RINGO THOMAS SNAZELLE! born dec 15th!

it has taken 3 weeks just to finally get back to ANY synth diy stuff.

but this project, well i will HAVE to find the time Wink

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ericcoleridge



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PostPosted: Mon Jan 05, 2009 6:17 pm    Post subject: Reply with quote  Mark this post and the followings unread

loss1234 wrote:

eric...where did you buy your noise chips? if i cant find them i might just put an external input for the noise...


I got them off e-bay. They're pulls, but supposedly they're tested and working. It was $25.99 for (10) chips, free shipping, I think. There are more auctions up from the same seller now (but without free shipping). Hopefully they'll wok OK.

I want my SOU to be as close as possible to a real 266, so I grabbed the chips wherever I could find them.
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numbertalk



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PostPosted: Tue Jan 06, 2009 7:42 am    Post subject: Reply with quote  Mark this post and the followings unread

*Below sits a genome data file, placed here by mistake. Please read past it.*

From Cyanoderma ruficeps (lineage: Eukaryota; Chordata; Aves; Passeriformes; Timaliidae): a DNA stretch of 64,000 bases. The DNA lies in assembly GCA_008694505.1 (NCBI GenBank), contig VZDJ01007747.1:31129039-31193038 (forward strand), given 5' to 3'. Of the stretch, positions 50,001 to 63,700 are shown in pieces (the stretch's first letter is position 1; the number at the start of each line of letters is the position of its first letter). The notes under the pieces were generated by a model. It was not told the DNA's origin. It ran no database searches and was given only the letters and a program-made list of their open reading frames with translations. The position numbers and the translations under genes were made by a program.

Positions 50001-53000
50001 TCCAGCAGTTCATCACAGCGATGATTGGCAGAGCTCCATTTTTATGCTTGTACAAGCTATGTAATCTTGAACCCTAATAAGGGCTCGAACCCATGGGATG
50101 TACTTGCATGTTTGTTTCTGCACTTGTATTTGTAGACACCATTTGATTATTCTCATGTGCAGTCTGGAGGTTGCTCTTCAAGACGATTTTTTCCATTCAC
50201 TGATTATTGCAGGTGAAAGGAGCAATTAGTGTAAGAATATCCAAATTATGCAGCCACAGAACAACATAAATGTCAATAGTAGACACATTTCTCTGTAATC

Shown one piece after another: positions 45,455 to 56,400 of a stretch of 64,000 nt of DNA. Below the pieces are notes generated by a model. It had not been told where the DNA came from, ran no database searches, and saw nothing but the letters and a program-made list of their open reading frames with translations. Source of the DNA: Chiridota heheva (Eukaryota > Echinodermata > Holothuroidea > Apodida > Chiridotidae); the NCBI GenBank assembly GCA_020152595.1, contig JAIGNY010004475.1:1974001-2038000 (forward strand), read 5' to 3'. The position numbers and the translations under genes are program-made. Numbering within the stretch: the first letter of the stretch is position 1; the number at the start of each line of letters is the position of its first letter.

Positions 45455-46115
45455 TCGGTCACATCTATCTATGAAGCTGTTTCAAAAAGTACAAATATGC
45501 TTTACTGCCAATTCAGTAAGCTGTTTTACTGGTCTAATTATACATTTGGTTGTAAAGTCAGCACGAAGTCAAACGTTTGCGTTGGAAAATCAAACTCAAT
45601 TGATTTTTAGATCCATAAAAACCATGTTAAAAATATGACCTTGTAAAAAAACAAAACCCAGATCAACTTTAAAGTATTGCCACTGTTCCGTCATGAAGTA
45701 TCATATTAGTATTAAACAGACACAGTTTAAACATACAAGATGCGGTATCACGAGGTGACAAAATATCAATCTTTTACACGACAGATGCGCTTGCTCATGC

Sorry for the dumb question, I know the 555 is such a staple chip, but I've never actually used one in a circuit. I seem to remember reading somewhere certain implementations of the chip can have current draw issues - either CMOS or non-CMOS. So which 555 would you recommend for this project?
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vtl5c3



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PostPosted: Tue Jan 06, 2009 8:11 am    Post subject: Reply with quote  Mark this post and the followings unread

I recommend the CMOS versions. I used ICM7555s. I know that TLC555s are good too. I think that's what MOTM uses.

numbertalk wrote:
Sorry for the dumb question, I know the 555 is such a staple chip, but I've never actually used one in a circuit. I seem to remember reading somewhere certain implementations of the chip can have current draw issues - either CMOS or non-CMOS. So which 555 would you recommend for this project?
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numbertalk



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PostPosted: Tue Jan 06, 2009 8:16 am    Post subject: Reply with quote  Mark this post and the followings unread

Ah, so I'm not so dumb to ask - thanks for the quick reply!

vtl5c3 wrote:
I recommend the CMOS versions. I used ICM7555s. I know that TLC555s are good too. I think that's what MOTM uses.

numbertalk wrote: